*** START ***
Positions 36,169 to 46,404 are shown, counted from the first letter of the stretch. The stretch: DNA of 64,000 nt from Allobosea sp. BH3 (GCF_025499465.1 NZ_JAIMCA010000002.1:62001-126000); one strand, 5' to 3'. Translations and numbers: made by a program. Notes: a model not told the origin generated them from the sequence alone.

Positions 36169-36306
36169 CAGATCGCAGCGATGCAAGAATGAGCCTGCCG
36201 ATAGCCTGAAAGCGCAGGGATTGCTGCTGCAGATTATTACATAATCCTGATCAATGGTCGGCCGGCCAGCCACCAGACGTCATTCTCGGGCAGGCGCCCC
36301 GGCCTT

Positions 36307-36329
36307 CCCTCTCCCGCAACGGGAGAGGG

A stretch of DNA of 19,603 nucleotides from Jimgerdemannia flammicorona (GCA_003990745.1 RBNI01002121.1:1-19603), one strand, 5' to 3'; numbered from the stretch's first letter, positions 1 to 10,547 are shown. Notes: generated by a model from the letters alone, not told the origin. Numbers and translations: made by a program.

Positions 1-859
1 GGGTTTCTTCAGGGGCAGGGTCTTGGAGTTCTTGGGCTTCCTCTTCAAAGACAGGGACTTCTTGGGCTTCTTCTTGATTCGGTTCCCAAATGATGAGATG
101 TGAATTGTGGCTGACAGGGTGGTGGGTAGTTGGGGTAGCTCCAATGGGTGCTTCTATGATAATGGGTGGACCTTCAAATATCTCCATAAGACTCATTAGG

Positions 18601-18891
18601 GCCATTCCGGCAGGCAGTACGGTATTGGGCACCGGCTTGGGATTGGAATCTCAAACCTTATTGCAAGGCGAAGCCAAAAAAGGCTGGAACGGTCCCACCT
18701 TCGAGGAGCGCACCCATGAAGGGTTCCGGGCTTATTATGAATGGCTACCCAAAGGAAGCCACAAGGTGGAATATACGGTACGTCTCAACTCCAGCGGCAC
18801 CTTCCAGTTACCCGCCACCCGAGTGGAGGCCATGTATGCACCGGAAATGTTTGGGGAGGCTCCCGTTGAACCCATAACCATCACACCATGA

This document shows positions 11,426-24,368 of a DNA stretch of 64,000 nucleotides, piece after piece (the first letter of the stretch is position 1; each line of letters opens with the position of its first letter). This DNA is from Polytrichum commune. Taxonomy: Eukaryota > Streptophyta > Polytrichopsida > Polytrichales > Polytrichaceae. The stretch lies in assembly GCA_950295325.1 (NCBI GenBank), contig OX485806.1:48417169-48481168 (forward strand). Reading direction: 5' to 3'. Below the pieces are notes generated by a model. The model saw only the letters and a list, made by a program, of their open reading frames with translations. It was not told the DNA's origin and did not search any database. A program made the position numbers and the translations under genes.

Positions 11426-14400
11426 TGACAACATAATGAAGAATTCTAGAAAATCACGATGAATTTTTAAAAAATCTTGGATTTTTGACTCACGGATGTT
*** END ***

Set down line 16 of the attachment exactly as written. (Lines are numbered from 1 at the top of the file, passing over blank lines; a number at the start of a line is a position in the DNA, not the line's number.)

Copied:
This document shows positions 11,426-24,368 of a DNA stretch of 64,000 nucleotides, piece after piece (the first letter of the stretch is position 1; each line of letters opens with the position of its first letter). This DNA is from Polytrichum commune. Taxonomy: Eukaryota > Streptophyta > Polytrichopsida > Polytrichales > Polytrichaceae. The stretch lies in assembly GCA_950295325.1 (NCBI GenBank), contig OX485806.1:48417169-48481168 (forward strand). Reading direction: 5' to 3'. Below the pieces are notes generated by a model. The model saw only the letters and a list, made by a program, of their open reading frames with translations. It was not told the DNA's origin and did not search any database. A program made the position numbers and the translations under genes.